Syria Hit by America, France, and the United Kingdom

Stratis Bohle

The April 7th chemical attack in the Syrian city of Douma has brought condemnation from many countries including the United States. The use of chemical weapons has been against international law since the 1925 Geneva Convention, which was further restricted by the Chemical Weapons Convention of 1997. Only three countries have not signed as of March 2018: North Korea, Egypt, and South Sudan. In response to this blatant disregard of international conventions and promises made by Syrian Government in their attack of civilians and combatants, the United States along with France and the U.K. launched missiles at three targets.

All together, 103 missiles were fired, 71 of which Russia says was intercepted by the Syrian army. The three targets reported were a scientific research facility in Damascus, a chemical weapons storage facility west of Homs and a chemical weapons equipment storage site, that is also an important command post, near Homs. The United States stated this would be the last of the strikes in retaliation to the chemical attacks.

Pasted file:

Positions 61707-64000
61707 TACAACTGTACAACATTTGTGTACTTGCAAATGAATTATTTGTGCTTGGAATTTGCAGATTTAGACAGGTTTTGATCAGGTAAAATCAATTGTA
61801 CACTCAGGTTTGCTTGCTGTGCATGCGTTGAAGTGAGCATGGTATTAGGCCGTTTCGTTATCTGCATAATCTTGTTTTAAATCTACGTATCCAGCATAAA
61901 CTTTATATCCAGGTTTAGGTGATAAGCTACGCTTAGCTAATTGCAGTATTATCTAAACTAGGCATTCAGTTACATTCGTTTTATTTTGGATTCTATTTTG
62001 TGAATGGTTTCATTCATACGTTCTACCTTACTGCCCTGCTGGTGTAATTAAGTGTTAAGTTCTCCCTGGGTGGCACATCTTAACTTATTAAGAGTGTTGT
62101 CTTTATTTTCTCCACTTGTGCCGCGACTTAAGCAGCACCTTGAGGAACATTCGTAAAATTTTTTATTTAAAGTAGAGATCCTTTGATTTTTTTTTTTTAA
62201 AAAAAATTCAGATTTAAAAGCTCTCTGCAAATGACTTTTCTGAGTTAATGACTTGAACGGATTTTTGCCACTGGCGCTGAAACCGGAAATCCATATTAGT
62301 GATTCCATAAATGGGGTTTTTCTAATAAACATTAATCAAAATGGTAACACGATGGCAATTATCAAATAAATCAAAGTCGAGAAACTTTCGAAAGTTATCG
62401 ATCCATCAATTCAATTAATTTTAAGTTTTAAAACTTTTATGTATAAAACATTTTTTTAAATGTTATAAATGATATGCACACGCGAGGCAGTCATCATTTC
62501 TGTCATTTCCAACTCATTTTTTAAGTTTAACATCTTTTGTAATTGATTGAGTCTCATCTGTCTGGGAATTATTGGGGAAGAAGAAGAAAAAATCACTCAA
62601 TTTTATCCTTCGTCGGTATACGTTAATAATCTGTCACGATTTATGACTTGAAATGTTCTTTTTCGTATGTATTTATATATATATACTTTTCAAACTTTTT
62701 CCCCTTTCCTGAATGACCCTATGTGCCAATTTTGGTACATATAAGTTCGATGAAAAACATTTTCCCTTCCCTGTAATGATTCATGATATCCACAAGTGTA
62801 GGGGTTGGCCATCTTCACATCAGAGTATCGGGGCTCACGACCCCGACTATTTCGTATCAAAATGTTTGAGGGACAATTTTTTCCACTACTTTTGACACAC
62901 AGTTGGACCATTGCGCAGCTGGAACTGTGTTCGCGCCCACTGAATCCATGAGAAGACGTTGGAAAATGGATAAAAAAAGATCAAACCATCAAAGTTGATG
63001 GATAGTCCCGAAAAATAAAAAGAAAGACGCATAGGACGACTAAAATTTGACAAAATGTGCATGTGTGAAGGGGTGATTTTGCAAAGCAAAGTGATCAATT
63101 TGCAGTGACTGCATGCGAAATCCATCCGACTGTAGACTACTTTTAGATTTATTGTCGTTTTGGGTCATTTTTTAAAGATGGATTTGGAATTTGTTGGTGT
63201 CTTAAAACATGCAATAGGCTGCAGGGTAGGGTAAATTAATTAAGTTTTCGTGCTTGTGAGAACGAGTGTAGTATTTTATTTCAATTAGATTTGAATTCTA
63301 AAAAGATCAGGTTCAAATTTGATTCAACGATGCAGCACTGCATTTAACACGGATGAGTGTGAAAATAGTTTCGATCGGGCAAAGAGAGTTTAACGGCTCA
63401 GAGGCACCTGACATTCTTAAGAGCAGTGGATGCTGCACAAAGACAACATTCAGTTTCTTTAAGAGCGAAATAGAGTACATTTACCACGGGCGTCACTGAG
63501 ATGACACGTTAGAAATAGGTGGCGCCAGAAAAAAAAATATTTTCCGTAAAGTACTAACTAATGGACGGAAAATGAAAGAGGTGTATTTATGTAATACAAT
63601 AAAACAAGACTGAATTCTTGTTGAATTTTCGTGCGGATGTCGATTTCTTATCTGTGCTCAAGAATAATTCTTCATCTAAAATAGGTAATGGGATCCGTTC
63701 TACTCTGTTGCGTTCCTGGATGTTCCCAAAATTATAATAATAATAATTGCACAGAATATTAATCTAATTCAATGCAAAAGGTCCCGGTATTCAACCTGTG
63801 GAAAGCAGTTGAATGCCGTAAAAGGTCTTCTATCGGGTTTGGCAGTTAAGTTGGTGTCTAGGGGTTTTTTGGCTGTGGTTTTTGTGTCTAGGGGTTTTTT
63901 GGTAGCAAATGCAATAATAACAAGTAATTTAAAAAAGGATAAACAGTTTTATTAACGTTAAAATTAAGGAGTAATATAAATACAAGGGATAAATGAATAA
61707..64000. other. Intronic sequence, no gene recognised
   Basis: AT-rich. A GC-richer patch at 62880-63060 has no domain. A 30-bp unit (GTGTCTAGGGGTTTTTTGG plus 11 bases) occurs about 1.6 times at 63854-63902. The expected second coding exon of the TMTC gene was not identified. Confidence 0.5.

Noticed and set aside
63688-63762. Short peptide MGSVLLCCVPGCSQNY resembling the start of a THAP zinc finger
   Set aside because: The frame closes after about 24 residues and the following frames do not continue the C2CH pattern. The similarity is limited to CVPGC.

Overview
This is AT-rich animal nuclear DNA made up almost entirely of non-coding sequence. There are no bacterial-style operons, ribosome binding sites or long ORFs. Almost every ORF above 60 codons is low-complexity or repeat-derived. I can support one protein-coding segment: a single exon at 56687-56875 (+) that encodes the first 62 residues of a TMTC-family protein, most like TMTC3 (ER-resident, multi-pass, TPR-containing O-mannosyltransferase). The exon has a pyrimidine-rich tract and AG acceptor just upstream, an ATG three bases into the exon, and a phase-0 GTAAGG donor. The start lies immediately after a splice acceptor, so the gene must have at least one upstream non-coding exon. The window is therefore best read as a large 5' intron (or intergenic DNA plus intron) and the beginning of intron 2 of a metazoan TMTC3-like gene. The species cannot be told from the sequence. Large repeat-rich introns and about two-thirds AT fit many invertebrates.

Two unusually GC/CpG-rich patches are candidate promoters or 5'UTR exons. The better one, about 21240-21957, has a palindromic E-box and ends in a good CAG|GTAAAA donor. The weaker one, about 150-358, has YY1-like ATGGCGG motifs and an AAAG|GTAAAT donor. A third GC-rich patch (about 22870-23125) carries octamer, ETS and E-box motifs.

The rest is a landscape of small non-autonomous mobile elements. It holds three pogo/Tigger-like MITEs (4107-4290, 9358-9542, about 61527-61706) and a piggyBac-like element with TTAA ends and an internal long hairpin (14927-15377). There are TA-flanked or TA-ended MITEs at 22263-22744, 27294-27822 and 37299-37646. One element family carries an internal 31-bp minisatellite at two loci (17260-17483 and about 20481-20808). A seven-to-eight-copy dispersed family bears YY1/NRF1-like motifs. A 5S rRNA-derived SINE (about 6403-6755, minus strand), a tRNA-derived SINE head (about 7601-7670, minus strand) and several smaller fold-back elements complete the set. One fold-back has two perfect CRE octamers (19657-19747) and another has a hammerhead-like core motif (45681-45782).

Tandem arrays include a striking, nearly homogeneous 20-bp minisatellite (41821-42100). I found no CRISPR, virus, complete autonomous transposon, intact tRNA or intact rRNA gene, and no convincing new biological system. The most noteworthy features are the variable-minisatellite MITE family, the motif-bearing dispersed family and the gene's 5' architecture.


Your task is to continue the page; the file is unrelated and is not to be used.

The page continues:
Prime Minister Theresa May of the U.K. has received backlash for the attack at home. Opposition leader Jeremy Corbyn has called for a new War Powers act after he felt that the Prime Minister disregarded parliamentary precedence after the 2003 Iraq War vote. On Monday the 16th, protesters were outside as Parliament debated whether the action was legal. Later in the evening, members of Parliament voted that it was indeed legal.

All members of NATO have supported the military strikes, even those that declined to participate. Israel supported the strike, calling the use of chemical weapons to be crossing the red line. Russia, Syria, and Iran have all denounced the strike, with Russia issuing a resolution to the UN Security Council which was rejected, and Iran calling the strikes a “crime”.